We at Pop Conscious are Anglophiles. As much as we are proud to be Americans, we also admire England, its people, and its culture. Join us as we share our love of the British invasions into our pop culture awareness in music, comedy, film, television, and wherever we can find it. Pip, Pip, Cheerio!
Moral of the story: We can declare our independence, and still celebrate our shared history.
We also learned that it’s hard to talk. Listen and find out!
SHOW NOTES (from Malayna):
~ My dad was in the British Royal Navy, and lived in England for a short time before coming to the US
~ I went to London for the first time when I was 7 years old
Early pop culture influences:
• Mary Poppins – Julie Andrews – (Practically perfect in every way), Bedknobs & Broomsticks, Alice in Wonderland
• Shakespeare in 5th grade – Midsummer Night’s Dream – I was stage manager. The same year, My Fair Lady was the musical, I played Mrs. Higgins, Henry Higgin’s mum. On the school bus, there was a kid who used to lead us in Beatles sing-alongs on the way home.
• Monty Python & Fawlty Towers – 1985
• My bro loved The Who, my dad took him to see them live in 1982.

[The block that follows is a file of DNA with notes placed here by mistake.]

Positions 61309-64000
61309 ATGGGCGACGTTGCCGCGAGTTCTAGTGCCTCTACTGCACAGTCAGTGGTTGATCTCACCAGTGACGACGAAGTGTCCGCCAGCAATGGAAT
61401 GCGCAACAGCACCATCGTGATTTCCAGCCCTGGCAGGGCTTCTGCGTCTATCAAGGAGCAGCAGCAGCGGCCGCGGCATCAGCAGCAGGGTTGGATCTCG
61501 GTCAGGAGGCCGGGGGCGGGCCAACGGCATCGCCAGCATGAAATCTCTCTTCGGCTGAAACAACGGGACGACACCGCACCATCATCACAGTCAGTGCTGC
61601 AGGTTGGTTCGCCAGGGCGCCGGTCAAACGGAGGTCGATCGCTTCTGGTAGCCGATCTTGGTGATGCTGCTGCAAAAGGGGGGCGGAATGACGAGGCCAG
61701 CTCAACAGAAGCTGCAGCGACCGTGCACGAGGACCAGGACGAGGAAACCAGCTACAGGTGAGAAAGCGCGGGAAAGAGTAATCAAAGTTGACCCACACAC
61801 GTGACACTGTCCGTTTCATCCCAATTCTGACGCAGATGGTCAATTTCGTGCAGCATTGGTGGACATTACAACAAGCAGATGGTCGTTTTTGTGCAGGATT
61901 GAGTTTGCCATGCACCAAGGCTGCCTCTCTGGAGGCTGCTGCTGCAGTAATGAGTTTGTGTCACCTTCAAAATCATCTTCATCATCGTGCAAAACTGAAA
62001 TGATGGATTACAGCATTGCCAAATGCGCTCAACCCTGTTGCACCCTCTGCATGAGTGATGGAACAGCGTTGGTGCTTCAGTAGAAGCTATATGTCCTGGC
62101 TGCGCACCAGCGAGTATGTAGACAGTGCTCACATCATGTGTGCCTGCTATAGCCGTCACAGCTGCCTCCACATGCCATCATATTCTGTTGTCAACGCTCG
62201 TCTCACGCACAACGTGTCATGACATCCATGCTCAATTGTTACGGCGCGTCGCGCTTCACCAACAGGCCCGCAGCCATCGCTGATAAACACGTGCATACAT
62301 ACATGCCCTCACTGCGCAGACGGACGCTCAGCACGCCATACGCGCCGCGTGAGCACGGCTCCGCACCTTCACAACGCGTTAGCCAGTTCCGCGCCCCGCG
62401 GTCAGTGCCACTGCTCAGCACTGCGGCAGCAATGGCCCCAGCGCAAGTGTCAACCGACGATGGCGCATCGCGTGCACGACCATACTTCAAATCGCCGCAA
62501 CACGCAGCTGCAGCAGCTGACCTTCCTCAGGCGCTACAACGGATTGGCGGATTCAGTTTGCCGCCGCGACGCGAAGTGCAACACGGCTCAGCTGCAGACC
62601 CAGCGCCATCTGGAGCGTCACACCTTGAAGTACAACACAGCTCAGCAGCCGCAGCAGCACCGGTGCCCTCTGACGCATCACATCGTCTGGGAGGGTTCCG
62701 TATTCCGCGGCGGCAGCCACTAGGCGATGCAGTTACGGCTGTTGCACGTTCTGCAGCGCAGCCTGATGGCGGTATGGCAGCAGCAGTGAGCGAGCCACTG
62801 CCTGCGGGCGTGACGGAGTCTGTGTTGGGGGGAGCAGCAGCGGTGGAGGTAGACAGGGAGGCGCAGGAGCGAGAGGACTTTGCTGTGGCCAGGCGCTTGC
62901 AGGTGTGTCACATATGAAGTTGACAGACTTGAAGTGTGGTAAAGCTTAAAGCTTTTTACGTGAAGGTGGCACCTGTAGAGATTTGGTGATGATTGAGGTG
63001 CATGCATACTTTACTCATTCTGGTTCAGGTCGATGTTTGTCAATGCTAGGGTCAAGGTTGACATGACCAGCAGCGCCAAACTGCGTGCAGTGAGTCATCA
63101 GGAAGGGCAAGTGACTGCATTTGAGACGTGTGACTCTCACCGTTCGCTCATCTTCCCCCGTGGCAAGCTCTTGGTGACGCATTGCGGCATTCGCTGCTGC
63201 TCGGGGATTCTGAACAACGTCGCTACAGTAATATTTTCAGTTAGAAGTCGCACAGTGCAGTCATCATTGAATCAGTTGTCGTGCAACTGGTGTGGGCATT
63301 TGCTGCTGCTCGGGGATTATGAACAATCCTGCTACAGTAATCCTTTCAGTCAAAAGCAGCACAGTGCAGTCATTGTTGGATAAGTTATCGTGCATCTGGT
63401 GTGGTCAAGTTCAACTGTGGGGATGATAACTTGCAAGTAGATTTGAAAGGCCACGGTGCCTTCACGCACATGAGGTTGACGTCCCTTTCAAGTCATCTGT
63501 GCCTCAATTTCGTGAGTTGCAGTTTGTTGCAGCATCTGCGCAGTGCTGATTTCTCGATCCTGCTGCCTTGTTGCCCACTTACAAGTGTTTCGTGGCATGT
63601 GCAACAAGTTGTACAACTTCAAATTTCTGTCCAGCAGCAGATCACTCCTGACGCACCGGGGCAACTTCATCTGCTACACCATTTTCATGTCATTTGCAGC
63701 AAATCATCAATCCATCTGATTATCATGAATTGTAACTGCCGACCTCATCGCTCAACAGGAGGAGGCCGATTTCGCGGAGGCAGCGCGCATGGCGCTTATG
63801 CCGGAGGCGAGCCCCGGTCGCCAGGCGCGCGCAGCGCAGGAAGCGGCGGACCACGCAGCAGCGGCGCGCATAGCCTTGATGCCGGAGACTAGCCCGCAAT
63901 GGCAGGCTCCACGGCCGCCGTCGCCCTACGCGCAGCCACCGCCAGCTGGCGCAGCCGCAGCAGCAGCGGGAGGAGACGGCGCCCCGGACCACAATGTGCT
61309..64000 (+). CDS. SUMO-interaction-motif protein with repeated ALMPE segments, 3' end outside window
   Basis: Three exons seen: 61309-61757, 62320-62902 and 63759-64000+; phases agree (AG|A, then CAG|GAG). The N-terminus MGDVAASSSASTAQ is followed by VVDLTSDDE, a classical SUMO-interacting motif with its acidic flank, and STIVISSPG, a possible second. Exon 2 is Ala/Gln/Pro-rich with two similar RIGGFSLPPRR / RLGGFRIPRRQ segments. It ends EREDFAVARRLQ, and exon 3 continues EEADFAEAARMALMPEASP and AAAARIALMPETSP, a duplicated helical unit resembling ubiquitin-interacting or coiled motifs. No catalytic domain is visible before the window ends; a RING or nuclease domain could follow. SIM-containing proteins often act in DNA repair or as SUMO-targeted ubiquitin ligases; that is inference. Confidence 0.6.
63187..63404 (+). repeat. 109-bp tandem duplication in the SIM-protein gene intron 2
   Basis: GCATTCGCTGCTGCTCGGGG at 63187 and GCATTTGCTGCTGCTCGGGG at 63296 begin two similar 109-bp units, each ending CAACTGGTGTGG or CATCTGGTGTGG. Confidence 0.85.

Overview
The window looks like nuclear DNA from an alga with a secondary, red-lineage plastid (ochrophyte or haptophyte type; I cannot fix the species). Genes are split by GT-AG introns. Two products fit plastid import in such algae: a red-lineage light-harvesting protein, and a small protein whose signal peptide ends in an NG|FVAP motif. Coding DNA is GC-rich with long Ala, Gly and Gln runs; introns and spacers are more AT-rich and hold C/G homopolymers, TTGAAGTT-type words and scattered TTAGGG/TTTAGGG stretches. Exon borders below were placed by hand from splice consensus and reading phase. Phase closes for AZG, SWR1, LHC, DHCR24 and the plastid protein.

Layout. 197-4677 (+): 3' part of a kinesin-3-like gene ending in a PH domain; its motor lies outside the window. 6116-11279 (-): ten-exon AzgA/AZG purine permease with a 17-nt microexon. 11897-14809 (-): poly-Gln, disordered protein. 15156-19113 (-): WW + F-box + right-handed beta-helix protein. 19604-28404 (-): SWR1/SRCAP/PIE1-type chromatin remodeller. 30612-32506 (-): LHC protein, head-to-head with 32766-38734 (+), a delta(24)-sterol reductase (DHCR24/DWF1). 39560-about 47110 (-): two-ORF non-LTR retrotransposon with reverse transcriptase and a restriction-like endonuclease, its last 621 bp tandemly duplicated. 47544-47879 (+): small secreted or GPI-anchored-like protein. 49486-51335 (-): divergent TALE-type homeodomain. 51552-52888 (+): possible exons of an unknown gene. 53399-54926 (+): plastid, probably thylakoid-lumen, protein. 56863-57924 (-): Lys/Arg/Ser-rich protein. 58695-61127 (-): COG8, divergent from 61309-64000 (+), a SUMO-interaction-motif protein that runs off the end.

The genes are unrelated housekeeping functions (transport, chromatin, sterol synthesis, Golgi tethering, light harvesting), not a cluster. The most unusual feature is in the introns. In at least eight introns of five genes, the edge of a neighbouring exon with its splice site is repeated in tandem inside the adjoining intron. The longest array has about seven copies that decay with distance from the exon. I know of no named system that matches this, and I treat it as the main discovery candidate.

• The British Invasion the 1960s influx of British music groups like The Beatles, The Dave Clark Five, Herman’s Hermits, The Kinks, The Rolling Stones, and The Who
(paraphrased from Wikipedia)
• “Second British Invasion” The 80’s New Wave –In 1981, MTV ushered in new wave’s most successful era in the United States. British artists had learned how to use the music video early on — (especially Duran Duran’s musical travelogues of exotic locales like Sri Lanka & The Maldives). New wave artists from the UK included Culture Club, Duran Duran and ABC, and The Thomson Twins. (paraphrased from Wikipedia)
...Queen, George Michael, Elton John,
• Do They Know It’s Christmas by Bob Geldof 1984, Live Aid 1985
• Far Pavilions – 1984 – Amy Irving & Ben Cross (Story of forbidden love in 1800’s Indi Read the rest of this entry